The SHUSH Act Is Dangerous and Unnecessary, Would Make It Legal for Convicted Felons to Buy Silencers

Bottom Line: Silencers pose a significant danger in the wrong hands, making it harder for bystanders or law enforcement to identify and react quickly to gunshots. In an active shooter situation, for example, hearing and recognizing a gunshot can be a matter of life and death. But radical legislation would repeal all federal laws on firearm silencers, making it legal for convicted felons, domestic abusers, and other people with dangerous histories to buy silencers. These core public safety laws have kept silencers out of criminal hands for decades, without blocking access for law—abiding citizens. The gun lobby presents this legislation as an attempt to protect shooters’ hearing, but silencers are not the most effective or the safest way to do so. Widely available ear protection products work better than silencers to protect hearing and safety — which is why the U.S. military relies on them, not on silencers, to protect soldiers’ hearing. Lawmakers should join law enforcement officers and major law enforcement organizations in rejecting the SHUSH Act and the gun lobby’s dangerous pursuit of profit over safety.

The SHUSH Act would strip away federal silencer laws and make it legal for convicted felons, domestic abusers, and the dangerously mentally ill to buy silencers.

  • The Gun Control Act, the bedrock of federal firearms law since 1968, prohibits convicted felons, domestic abusers, and the dangerously mentally ill from possessing firearms, including silencers. The Brady Bill requires licensed gun dealers to consult the national background check system before making any sale.
  • The National Firearms Act, enacted in 1934 to fight organized crime, requires all buyers of silencers, machine guns, and other especially dangerous weapons to pass criminal background checks and comply with other common—sense safety provisions.Like machine gun buyers, silencer buyers must submit fingerprints and a photograph. Local police or sheriffs are notified of the sale. Federal law enforcement keeps a record of all purchases. Any loss or theft must be reported to law enforcement. 26 U.S.C. § 5812(a); 27 CFR 479.86. These provisions apply not only to automatic firearms and silencers, but also to certain short-barreled firearms and other especially dangerous weapons. Note that automatic firearms manufactured after May 1986 generally may not be possessed or transferred.
  • The SHUSH Act would strip silencers from all of these laws. For the first time in 80 years, felons, domestic abusers, and the dangerously mentally ill would be legally able to buy and possess silencers.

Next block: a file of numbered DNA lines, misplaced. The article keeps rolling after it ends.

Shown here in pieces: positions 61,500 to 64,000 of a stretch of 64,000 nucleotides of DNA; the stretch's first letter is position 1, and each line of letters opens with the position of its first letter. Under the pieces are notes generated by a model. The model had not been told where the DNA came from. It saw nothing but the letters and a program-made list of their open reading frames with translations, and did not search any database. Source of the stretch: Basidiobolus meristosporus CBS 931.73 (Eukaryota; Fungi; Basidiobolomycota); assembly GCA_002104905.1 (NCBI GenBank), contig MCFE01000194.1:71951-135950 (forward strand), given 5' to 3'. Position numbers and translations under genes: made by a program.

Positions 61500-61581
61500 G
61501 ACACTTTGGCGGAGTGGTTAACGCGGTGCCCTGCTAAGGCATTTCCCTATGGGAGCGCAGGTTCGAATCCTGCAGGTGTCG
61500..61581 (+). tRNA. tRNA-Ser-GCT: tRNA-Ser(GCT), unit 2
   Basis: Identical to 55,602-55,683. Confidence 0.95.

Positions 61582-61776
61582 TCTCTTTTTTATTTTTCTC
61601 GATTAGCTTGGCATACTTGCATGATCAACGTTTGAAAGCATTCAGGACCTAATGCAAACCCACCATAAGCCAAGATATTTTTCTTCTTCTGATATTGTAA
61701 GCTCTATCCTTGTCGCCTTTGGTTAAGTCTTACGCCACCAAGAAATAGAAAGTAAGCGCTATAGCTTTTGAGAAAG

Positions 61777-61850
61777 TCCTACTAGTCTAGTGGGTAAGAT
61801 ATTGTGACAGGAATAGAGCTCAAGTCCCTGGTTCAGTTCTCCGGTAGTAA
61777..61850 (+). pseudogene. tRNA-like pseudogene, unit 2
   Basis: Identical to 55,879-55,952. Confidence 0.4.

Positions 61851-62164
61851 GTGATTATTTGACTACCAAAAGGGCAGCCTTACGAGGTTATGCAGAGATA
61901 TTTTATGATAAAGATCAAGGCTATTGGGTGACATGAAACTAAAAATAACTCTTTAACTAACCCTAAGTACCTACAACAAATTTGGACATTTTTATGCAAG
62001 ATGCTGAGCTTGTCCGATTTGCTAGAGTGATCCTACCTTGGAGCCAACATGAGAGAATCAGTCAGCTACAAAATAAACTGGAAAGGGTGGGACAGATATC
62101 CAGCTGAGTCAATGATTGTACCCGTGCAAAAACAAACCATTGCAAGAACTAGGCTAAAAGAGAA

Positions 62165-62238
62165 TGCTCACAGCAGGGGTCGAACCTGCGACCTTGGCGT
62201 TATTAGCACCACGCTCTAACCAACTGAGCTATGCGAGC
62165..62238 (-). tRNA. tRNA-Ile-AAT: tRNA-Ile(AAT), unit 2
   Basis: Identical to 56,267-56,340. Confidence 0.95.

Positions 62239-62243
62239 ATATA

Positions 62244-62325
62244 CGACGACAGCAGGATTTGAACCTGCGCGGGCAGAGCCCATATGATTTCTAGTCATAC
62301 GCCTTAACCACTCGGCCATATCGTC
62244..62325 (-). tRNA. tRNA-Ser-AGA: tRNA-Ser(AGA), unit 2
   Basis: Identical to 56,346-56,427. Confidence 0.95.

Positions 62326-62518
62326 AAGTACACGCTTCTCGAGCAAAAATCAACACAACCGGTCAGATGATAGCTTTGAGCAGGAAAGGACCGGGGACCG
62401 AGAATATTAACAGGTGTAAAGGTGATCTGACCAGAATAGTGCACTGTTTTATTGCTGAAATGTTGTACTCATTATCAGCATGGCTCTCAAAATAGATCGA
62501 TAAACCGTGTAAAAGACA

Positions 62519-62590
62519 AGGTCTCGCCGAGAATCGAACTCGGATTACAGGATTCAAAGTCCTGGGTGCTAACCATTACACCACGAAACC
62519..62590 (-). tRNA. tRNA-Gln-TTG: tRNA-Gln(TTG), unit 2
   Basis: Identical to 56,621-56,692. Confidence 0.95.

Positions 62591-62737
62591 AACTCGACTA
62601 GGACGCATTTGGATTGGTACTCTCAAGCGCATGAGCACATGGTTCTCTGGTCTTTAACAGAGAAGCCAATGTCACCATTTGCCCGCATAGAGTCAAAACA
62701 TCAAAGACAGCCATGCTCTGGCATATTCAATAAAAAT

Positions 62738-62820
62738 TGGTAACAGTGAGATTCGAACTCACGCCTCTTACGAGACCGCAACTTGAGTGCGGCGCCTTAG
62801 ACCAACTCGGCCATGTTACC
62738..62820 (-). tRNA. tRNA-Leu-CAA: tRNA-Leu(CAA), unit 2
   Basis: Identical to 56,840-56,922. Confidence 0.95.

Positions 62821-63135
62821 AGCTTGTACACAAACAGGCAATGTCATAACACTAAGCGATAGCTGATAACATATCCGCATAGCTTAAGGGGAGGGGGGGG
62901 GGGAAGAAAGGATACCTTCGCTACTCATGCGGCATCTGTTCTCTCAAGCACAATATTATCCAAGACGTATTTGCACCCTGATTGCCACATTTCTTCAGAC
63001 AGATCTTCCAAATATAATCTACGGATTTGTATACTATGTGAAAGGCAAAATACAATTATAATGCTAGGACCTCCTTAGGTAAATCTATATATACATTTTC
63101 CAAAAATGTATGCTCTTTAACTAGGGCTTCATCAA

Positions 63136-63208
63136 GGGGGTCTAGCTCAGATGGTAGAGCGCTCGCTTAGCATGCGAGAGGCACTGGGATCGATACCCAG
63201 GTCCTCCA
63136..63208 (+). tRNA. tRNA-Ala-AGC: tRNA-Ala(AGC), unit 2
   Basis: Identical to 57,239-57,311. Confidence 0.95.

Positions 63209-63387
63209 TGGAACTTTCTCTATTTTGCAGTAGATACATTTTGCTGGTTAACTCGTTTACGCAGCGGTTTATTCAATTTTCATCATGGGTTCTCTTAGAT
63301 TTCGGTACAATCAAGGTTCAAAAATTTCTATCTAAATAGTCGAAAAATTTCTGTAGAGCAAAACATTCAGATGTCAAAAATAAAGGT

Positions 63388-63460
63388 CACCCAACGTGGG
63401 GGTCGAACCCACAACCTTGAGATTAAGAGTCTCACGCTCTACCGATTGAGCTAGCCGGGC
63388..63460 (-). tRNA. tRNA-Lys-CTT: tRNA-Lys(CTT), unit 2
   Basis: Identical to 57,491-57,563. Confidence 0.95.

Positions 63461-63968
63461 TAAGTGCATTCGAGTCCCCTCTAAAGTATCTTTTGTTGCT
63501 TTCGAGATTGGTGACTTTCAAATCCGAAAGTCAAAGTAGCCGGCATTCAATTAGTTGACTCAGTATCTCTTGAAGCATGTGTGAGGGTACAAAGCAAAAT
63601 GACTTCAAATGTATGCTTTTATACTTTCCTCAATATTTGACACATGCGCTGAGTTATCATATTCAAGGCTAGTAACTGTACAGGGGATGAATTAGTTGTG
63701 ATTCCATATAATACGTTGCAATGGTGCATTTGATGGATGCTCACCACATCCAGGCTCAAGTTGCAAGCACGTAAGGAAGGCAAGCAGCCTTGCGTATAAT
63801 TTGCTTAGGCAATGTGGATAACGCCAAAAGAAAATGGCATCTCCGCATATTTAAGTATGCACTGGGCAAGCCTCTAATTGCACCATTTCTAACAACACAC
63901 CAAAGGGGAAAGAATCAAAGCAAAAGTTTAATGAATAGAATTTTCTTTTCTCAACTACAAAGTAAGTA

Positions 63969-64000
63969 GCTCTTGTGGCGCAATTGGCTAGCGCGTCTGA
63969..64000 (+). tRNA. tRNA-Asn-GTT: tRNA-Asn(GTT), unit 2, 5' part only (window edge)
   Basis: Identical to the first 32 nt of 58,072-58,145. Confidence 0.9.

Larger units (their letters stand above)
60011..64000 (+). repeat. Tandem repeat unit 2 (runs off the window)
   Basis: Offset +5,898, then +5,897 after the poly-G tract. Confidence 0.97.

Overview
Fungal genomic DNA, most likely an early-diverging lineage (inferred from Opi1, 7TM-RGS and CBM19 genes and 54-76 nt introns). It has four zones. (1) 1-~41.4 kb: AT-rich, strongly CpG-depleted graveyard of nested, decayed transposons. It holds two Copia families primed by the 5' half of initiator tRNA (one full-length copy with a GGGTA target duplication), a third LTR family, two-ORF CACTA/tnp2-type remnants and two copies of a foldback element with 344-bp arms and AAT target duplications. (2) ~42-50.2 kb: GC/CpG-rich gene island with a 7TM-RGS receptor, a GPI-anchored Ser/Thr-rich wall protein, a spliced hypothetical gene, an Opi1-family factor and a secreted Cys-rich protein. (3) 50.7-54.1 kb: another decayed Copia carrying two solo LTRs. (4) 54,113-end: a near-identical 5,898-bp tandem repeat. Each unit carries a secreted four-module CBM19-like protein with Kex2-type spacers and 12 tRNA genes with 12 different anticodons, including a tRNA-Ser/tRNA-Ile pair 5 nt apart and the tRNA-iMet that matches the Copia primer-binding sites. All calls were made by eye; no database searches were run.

• Removing silencers from these protections would undermine the laws’ success in keeping the public, and law enforcement officers, safe from crime. Research shows the use of silenced firearms in crime is rare,Clark, Paul A. “Criminal Use of Firearm Silencers.” Western Criminology Review 8, no. 2 (2007): 44–57. demonstrating that our federal laws work to keep silencers out of the wrong hands.

Silencers in the wrong hands create serious public safety risks.

  • The loud and distinctive noise that a gun makes is one of its most important safety features: when people hear it, they realize they may need to run, hide, or protect others.
  • In mass shootings, being able to hear and identify the gunshots can mean the difference between life and death.

In 2015, Christopher Dorner relied on silencers to enable a 10-day shooting spree and run from the law, during which he killed four people, including two police officers, with silencer-equipped firearms.

  • Silencers gave Dorner a tactical advantage at every stage—from reducing the likelihood that he would be caught at the scene of his first crime to prolonging his final firefight with police, ten days later.All details of this incident provided via the Police Foundation report on the incident, “Police Under Attack: Southern California Law Enforcement Response to the Attacks by Christopher Dorner.”
  • Dorner first killed a young couple—his former boss’s daughter and her fiancé—execution-style, firing 14 shots at them while they sat in their car. Because he used a silencer, no witnesses heard the shots, and he made his getaway without being stopped. Days elapsed before police identified him.
  • Over the next several days, Dorner used a silencer twice more to shoot at law enforcement officers in patrol cars without giving his position away. One officer was killed, another seriously wounded, and a third grazed with a bullet.
  • Police finally tracked Dorner to a mountain cabin, where he used a silencer-equipped rifle to ambush responding officers with gunfire, killing one. The silencer made it difficult for officers to pinpoint the origin of the shots, giving Dorner a tactical advantage. By the end of the firefight, Dorner had killed another officer.

Silencers make it harder for police and first responders to react quickly to gunshots, with potentially deadly results.